Posts Tagged ‘Cuban missile crisis’

The passing scene: Links & comments 1/7/2022

January 7, 2022

Here are links to some articles I found interesting.

The Cuban Missile War Timeline by “Amerigo Vespucci” for altnernatehistory.com.

I remember the Cuban missile crisis of 1962. I didn’t take the danger of nuclear war seriously at the time because I understood that neither President Kennedy nor Soviet Premier Nikita Khrushchev were crazy enough to start one. What I didn’t understand was how easily things could get out of control.

A contributor to the alternate history web log wrote an interesting speculation as to what might have happened if a few things had gone otherwise than as they did—a U-2 plane shot down over Cuba, a Soviet submarine commander who thought he was under attack firing his nuclear missile.

The writer is well-informed about U.S. and Soviet capabilities, positioning of armed forces and likely military strategies. He presents a convincing account of what a nuclear war would have been like and what the aftermath would have been.

Yes, the USA could have “won” a nuclear exchange. More of us Americans would have survived than those on the other side. I don’t think the Chinese would have escaped unscathed as the writer assumes. Daniel Ellsberg’s book tells us that the U.S. nuclear strategy, in the event of war, was to obliterate the USSR and China both.

All too many people make light of the risks of going to the brink of nuclear war.  They say it hasn’t happened yet.  Yes, but it only needs to happen once.

Frederick Douglass’s library by Julian Abagond.

When I visit someone for the first time, I always sneak a look at the person’s bookshelf.  It’s one way of getting to know them.

Frederick Douglass, the great African-American freedom fighter, had a library of thousands of books.  A blogger named Julian Abagond listed some of the highlights.  Particular favorites, according to Abagond, included The Colombia Orator, a textbook on public speaking with selections from great speeches, and the Bible, the works of Shakespeare, the poetry of Robert Burns and Charles Dickens’ Bleak House.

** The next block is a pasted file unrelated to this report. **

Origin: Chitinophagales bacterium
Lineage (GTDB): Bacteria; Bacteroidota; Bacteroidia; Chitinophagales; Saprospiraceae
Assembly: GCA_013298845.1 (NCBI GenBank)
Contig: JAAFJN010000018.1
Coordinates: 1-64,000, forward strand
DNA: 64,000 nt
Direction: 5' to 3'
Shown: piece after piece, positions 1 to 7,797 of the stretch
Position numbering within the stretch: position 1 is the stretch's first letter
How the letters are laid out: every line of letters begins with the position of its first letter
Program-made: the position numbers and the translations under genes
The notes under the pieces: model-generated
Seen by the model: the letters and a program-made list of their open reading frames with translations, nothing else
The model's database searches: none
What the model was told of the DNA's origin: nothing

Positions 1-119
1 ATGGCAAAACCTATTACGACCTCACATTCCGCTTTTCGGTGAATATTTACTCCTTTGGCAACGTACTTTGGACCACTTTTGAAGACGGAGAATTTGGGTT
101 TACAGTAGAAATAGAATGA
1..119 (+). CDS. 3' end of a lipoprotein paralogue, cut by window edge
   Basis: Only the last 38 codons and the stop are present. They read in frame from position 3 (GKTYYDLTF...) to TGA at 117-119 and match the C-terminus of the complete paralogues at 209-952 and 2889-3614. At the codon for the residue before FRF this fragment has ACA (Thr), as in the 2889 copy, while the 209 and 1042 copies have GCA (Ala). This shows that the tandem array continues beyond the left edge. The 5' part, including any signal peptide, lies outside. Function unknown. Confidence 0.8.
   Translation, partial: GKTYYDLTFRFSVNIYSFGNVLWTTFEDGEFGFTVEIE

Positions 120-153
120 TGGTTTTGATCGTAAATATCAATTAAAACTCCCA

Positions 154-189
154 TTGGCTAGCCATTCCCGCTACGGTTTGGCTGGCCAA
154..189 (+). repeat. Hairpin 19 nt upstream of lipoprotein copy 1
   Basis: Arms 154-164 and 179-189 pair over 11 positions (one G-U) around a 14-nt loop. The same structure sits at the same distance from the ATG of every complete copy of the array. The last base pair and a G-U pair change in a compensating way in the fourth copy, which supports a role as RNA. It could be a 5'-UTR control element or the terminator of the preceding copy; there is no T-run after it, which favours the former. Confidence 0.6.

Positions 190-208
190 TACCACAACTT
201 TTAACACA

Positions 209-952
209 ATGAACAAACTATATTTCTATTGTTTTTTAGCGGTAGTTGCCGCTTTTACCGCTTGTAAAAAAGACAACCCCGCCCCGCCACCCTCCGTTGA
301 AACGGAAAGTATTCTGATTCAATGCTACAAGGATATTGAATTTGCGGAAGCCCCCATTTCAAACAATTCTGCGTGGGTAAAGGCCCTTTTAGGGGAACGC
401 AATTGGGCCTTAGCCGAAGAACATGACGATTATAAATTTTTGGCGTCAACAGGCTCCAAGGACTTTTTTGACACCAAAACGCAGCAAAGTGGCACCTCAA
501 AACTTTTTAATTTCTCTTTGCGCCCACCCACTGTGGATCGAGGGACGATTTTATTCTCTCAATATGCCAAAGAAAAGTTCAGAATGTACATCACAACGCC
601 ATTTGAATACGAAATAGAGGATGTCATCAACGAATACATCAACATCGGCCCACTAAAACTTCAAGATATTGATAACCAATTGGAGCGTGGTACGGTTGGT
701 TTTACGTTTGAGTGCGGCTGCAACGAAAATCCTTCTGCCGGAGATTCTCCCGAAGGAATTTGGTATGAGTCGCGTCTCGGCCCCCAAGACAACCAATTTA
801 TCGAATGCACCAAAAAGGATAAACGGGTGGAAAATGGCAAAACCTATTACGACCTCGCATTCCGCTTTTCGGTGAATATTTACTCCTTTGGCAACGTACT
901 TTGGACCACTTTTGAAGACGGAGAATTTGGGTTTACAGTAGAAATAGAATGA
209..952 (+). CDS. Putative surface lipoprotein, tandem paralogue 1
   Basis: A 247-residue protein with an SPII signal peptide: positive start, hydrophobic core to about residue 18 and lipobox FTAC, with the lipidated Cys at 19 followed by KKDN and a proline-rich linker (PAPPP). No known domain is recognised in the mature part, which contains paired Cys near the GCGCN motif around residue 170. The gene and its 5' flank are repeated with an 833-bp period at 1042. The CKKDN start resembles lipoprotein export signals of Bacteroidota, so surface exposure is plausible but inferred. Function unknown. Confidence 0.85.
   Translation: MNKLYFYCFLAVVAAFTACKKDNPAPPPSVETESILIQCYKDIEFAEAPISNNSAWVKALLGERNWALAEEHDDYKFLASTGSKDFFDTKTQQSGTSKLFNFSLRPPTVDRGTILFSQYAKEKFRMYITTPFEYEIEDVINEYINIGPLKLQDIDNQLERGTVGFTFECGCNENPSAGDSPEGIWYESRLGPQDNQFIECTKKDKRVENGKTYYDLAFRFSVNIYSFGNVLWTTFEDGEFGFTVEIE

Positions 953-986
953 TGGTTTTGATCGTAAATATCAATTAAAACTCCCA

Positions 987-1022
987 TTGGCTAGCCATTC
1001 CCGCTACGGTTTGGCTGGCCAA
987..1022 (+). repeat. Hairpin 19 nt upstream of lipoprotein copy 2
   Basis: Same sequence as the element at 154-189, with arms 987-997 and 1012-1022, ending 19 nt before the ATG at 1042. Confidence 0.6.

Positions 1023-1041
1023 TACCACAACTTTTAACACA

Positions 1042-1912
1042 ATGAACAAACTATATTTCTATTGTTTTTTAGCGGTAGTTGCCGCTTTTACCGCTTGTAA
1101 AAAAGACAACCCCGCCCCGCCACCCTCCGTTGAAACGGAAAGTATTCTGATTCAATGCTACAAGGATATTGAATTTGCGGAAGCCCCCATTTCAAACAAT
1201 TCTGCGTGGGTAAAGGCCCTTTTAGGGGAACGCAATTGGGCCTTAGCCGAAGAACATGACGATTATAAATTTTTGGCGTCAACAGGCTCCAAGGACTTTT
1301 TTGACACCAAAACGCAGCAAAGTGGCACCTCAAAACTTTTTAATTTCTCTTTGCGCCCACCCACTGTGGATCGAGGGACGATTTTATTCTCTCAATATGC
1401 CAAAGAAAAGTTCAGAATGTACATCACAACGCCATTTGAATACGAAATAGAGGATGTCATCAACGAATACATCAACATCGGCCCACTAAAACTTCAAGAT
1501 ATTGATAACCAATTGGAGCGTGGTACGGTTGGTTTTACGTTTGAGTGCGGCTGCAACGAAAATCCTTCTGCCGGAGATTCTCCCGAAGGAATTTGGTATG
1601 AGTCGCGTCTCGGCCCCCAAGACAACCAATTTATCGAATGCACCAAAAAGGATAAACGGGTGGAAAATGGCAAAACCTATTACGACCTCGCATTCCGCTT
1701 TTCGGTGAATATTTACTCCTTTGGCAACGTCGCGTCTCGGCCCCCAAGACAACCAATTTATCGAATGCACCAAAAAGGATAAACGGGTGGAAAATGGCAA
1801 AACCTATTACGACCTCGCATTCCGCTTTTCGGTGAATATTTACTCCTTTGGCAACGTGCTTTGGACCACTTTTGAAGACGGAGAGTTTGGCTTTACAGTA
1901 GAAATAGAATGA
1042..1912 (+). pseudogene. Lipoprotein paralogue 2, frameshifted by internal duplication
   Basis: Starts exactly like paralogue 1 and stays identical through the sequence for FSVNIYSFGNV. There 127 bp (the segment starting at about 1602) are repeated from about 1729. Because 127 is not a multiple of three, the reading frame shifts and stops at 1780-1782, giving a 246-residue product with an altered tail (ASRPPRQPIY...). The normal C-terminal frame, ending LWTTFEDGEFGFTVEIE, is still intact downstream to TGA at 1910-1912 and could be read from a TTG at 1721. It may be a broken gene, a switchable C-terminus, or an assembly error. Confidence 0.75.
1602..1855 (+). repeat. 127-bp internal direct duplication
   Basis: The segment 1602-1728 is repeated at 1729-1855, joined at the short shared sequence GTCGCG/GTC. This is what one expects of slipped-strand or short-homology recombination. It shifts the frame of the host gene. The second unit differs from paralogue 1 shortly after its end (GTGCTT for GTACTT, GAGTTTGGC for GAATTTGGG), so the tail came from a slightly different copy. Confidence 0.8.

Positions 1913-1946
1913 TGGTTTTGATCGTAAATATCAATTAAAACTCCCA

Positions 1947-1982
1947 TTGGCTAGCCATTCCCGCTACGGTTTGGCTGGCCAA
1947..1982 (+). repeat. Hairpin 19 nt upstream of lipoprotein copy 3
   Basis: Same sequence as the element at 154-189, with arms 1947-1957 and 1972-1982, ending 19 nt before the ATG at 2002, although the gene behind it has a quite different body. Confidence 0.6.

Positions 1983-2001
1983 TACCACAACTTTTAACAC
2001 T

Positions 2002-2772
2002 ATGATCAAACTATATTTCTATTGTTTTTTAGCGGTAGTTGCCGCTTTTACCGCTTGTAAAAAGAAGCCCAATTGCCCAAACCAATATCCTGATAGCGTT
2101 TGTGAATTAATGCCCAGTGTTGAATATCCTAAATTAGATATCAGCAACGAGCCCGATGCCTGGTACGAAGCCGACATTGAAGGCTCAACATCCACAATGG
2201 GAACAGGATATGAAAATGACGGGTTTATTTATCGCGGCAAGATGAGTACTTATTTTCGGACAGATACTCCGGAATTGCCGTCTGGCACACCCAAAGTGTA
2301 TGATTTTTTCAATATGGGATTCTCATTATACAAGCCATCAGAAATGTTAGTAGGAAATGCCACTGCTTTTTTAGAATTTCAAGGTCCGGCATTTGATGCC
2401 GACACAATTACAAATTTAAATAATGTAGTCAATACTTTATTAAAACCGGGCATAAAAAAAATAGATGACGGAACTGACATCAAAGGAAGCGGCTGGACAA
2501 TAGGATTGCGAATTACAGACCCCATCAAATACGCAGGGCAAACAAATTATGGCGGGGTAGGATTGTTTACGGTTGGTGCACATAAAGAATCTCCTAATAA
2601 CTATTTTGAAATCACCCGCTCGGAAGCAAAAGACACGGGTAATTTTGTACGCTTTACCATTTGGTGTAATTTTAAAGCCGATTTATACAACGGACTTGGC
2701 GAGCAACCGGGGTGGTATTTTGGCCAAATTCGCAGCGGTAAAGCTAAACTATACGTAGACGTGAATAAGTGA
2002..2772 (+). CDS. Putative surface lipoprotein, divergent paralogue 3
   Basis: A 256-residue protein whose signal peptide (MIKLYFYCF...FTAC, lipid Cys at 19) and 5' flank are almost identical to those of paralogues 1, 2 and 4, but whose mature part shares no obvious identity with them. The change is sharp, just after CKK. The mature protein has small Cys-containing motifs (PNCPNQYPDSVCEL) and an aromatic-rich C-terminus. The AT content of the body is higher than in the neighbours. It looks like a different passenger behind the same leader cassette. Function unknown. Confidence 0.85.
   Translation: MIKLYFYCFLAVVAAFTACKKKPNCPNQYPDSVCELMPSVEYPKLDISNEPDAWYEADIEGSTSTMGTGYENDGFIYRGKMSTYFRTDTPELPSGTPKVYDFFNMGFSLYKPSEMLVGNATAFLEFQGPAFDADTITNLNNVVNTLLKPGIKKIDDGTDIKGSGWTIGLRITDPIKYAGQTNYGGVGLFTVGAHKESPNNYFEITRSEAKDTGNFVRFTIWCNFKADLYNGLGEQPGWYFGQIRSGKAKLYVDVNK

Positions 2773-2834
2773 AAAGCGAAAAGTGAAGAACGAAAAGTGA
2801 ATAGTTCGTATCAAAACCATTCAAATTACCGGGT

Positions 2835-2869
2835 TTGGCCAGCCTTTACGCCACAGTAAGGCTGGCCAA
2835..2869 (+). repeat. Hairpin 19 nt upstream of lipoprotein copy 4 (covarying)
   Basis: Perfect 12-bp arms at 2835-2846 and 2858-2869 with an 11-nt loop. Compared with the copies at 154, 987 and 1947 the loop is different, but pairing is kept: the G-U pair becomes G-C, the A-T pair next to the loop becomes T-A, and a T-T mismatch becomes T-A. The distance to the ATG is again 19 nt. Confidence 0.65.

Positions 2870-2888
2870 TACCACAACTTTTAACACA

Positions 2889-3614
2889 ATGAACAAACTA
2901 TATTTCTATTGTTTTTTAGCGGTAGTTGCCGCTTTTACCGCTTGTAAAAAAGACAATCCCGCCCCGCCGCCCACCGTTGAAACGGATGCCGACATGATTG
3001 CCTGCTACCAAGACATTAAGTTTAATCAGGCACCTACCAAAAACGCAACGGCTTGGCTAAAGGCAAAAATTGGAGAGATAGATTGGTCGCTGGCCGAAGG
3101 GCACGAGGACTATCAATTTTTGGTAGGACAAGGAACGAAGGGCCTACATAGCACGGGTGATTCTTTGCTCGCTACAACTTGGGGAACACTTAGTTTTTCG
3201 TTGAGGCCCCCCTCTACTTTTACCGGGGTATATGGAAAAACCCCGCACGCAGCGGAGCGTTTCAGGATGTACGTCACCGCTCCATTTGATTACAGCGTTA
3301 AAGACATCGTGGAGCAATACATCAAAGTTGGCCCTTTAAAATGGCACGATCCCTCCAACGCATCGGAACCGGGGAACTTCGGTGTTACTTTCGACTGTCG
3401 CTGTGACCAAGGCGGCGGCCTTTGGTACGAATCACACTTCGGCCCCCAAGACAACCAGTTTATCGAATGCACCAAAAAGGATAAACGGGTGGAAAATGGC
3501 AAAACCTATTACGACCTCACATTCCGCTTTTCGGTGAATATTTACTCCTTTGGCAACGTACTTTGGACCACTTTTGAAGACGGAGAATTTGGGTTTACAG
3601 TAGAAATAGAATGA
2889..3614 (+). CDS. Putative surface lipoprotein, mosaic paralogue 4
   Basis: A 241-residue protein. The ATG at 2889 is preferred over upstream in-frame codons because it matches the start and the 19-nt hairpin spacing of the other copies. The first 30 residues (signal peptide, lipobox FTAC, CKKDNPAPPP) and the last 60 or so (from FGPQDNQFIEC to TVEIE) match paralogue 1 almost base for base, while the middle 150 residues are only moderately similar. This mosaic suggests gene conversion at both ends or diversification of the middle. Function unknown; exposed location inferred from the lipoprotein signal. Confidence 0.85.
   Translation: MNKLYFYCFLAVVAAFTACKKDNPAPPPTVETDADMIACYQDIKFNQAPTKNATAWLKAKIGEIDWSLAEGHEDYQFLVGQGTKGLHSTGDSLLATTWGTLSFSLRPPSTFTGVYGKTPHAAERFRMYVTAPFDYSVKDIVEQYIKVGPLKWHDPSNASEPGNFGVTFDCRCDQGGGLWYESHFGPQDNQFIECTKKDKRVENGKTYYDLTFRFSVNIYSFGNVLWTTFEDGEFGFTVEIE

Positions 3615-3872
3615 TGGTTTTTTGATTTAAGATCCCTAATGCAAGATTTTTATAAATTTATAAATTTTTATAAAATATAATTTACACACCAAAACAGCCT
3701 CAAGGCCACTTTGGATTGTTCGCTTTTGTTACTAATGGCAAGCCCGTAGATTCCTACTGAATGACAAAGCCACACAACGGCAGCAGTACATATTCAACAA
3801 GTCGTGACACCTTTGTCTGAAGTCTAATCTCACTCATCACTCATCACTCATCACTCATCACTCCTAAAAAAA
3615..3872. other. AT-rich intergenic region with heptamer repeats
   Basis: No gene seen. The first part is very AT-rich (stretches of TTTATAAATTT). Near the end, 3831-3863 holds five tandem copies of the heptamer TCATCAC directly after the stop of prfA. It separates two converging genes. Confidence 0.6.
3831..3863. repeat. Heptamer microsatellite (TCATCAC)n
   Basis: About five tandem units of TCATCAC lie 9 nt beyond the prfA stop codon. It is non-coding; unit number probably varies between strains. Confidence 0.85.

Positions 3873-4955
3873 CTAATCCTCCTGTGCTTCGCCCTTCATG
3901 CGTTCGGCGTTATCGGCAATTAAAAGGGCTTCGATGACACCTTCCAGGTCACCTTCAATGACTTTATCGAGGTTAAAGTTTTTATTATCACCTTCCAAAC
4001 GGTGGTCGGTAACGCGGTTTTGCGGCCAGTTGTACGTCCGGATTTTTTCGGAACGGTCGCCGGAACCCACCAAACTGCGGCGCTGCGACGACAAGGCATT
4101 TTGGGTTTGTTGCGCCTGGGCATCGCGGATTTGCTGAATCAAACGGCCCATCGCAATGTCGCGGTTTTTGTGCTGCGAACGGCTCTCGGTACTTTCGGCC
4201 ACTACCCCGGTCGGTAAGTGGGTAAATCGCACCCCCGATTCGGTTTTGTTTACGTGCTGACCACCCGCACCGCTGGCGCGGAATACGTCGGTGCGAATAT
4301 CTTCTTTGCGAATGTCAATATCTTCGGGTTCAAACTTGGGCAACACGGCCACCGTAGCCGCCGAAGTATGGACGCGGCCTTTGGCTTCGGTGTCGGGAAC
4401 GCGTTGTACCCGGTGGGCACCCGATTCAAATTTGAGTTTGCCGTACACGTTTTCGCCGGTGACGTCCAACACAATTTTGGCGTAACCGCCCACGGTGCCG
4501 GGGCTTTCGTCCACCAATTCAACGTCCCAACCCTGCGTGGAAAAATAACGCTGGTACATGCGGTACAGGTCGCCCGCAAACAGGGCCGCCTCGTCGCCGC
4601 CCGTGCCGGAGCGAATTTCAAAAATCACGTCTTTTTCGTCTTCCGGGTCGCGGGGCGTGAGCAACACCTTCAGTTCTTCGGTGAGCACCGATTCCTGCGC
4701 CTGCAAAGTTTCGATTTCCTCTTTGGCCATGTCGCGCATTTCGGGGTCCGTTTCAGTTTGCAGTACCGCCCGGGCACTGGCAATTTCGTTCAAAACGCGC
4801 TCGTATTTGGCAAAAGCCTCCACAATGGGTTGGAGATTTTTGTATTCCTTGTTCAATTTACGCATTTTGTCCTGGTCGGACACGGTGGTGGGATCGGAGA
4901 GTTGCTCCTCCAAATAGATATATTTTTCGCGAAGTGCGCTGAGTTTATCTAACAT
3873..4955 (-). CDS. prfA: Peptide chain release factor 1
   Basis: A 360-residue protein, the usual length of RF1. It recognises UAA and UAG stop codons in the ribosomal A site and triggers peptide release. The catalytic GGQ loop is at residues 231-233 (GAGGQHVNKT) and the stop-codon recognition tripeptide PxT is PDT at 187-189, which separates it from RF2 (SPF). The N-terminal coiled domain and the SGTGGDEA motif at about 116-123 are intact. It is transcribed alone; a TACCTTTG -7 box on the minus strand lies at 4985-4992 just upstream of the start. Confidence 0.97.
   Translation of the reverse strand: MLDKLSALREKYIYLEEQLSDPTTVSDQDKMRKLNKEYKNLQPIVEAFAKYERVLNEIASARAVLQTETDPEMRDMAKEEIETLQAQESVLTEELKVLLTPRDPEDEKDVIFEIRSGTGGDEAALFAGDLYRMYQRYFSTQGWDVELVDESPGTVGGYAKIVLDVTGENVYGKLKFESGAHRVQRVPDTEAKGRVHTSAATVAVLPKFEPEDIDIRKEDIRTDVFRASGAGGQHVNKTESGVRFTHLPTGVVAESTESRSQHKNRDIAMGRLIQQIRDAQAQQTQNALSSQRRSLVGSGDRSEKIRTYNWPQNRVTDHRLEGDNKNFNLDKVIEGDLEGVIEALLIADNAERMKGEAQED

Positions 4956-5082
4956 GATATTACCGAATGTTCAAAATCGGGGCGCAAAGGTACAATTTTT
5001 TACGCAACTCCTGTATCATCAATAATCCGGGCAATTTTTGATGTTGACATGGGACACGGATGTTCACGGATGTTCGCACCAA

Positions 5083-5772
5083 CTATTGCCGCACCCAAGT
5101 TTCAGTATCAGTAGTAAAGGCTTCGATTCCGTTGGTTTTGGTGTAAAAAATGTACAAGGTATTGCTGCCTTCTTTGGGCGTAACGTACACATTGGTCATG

Douglass of course owned and read works by and about black people and their history, struggles and achievements, but his interests were wide-ranging and included history, politics, literature and science.  The National Park Service has the complete list.  

He had no formal schooling whatever.  As a slave, he was not supposed to learn to read.  He did it on the sly, by paying a white boy to teach him his ABCs.  He went on from there to educate himself.  He associated on equal terms with some of the leading intellectuals of his time.

Lucille of the Libs by Rod Dreher for The American Conservative.

Rod Dreher, a leading conservative Christian writer, wrote a moving article on the sacrifices required to be a good husband or wife, and a good parent.  He drew on the Kenny Rogers country-and-western song, “Lucille”; the movie, “The Secret Life of Dentists”; and an article by Atlantic senior editor Honor Jones about why she divorced her loving husband and father of her children in order to live for herself.

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One Soviet sub officer averted World War Three

February 6, 2015

Hat tip to Washington’s Blog.

I probably owe my life, along with most Americans, Europeans and Russians who were alive on October 27, 1962, to Vasily Arkipov, a Soviet submarine officer whose name I’d never heard of until this morning.

During the Cuban missile crisis, the Soviet Union sent four submarines with nuclear torpedoes to Cuban waters.   One of those submarines, the B-59, came under attack from depth charges from an American destroyer.

These were dummy charges, intended to make the submarine surface, but Valantin Savitsky, the sub commander, did not know this.   He ordered a nuclear torpedo to be prepared for firing at the USS Randolf, a giant aircraft carrier leading the blockade of Cuba.

The submarine officers were allowed to launch nuclear weapons on their own initiative.  The only condition was that all three senior officers agree.  One officer, Vasily Arkipov, refused permission.  But for him, World War Three would have begun.

I remember the Cuban missile crisis vividly.   I was not afraid because it seemed to me that it was all bluff.  I did not think either John F. Kennedy nor Nikita Khrushchev would be so crazy as to begin a nuclear war.  Only later did I realize how great the danger really was.

There have been more close calls since then, when war was averted only by the good judgment of an American or Soviet officer on duty at the time.   As long as both countries have nuclear weapons, the danger exists.   We can’t count on being lucky every time.  We only have to be unlucky once.

The USA is now flirting with war with Russia over Ukraine.   I do not think either Barack Obama or Vladimir Putin would be so crazy as to begin a nuclear war—not intentionally.  But the risk of war is just as great now as it was then.

LINKS

Thank you, Vasily Arkipov, the man who stopped nuclear war by Edward Wilson for The Guardian.

A Man You’ve Never Heard of Saved Your Life by “George Washington” for Washington’s Blog.

What Stephen F. Cohen & Other Liberals Get Wrong About Obama & Ukraine’s War by Eric Zuesse for Washington’s Blog.